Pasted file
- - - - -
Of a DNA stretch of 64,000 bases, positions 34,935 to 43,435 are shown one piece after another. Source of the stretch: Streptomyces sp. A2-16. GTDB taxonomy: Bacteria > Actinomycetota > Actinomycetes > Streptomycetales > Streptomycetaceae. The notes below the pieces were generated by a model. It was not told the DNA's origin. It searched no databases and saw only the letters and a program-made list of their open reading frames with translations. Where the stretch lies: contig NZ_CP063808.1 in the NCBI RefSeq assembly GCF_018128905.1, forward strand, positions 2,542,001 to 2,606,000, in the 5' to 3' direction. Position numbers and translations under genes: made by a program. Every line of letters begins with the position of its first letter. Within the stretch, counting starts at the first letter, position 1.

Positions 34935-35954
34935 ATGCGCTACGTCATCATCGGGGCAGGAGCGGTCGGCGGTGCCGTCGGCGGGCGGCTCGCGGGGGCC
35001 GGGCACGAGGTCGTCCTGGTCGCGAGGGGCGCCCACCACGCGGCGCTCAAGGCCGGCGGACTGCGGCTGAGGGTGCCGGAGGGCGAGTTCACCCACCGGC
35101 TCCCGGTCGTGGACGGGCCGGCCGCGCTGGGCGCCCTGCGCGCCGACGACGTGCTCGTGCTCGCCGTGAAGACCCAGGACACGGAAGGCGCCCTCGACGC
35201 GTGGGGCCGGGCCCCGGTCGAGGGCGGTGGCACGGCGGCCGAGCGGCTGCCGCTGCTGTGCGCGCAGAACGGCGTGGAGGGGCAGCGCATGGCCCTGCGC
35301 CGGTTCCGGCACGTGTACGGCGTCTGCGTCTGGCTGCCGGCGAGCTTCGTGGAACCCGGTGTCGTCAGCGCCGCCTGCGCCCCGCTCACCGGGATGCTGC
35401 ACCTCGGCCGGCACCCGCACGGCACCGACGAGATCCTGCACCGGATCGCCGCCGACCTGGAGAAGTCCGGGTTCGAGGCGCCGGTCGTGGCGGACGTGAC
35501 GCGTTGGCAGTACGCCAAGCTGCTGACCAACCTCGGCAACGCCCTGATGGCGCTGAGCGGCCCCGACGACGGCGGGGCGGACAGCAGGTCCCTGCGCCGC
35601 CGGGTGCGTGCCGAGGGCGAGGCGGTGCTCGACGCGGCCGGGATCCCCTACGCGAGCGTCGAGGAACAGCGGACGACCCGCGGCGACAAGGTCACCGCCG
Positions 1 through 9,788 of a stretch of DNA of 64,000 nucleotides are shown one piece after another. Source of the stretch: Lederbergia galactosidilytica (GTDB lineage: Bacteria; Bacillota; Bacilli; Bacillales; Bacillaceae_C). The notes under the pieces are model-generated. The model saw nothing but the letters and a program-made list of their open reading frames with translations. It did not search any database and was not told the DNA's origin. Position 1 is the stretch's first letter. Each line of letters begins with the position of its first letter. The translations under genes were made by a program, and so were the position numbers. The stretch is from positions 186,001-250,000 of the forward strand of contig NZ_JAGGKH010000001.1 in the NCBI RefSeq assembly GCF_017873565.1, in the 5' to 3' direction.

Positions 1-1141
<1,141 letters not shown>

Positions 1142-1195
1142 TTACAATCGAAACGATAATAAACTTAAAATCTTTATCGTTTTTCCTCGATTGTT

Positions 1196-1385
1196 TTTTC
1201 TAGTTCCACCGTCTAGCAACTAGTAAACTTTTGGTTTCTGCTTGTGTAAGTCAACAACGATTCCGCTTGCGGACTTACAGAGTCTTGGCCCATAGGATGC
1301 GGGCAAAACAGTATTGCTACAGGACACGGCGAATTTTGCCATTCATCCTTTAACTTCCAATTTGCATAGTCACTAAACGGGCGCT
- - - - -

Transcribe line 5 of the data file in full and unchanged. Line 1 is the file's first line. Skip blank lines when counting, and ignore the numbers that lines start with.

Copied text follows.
35101 TCCCGGTCGTGGACGGGCCGGCCGCGCTGGGCGCCCTGCGCGCCGACGACGTGCTCGTGCTCGCCGTGAAGACCCAGGACACGGAAGGCGCCCTCGACGC